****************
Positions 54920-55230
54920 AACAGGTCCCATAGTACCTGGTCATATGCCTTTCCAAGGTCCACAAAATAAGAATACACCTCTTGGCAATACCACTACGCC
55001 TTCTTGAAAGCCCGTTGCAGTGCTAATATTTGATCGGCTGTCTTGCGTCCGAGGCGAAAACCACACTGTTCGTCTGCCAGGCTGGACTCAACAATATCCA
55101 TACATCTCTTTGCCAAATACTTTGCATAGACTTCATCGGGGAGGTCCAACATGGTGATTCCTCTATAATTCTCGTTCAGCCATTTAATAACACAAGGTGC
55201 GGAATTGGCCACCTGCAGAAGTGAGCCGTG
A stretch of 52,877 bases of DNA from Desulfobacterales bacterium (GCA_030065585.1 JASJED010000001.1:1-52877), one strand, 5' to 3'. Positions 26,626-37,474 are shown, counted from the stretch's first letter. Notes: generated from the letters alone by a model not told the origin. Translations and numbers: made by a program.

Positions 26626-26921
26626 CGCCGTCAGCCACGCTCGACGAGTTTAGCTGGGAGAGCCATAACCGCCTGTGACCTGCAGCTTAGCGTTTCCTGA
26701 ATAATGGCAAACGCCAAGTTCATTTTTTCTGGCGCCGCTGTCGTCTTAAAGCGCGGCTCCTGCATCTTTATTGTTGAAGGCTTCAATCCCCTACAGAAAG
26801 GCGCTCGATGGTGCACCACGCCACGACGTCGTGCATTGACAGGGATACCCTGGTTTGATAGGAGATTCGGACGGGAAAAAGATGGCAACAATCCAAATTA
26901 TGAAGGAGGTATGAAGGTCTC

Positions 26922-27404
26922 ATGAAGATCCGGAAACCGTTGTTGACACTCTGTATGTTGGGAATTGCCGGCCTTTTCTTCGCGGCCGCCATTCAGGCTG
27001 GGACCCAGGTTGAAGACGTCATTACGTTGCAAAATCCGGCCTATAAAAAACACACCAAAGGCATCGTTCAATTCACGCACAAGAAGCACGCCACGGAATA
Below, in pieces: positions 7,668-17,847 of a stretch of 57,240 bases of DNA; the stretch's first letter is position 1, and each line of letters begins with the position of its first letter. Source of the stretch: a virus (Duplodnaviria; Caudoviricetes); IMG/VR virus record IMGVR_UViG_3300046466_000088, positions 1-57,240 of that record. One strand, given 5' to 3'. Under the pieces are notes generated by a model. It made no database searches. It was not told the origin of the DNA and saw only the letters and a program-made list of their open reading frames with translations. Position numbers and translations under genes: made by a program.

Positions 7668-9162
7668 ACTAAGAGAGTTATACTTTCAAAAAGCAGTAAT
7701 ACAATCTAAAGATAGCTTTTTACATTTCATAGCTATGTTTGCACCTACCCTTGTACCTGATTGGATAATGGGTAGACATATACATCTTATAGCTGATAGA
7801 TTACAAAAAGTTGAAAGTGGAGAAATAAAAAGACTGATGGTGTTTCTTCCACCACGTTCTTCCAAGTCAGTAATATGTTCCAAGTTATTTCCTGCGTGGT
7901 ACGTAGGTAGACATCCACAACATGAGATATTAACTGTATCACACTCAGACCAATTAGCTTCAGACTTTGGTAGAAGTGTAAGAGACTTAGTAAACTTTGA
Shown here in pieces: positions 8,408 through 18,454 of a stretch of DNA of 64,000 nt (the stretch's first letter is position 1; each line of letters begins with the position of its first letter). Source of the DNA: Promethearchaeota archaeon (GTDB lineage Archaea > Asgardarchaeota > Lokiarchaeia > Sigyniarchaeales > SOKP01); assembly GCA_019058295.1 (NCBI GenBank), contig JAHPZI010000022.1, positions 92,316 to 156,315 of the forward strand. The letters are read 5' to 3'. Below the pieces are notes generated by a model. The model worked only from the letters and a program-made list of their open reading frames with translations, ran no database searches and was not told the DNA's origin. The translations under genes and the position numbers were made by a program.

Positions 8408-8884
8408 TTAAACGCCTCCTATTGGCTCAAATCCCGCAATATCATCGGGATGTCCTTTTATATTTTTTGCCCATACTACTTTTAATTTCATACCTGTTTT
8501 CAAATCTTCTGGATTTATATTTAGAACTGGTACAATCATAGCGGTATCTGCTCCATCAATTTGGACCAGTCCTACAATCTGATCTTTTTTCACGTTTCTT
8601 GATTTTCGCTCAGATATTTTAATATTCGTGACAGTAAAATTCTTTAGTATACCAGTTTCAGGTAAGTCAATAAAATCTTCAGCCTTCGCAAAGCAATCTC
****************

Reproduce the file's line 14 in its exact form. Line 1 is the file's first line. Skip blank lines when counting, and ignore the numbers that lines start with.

27001 GGACCCAGGTTGAAGACGTCATTACGTTGCAAAATCCGGCCTATAAAAAACACACCAAAGGCATCGTTCAATTCACGCACAAGAAGCACGCCACGGAATA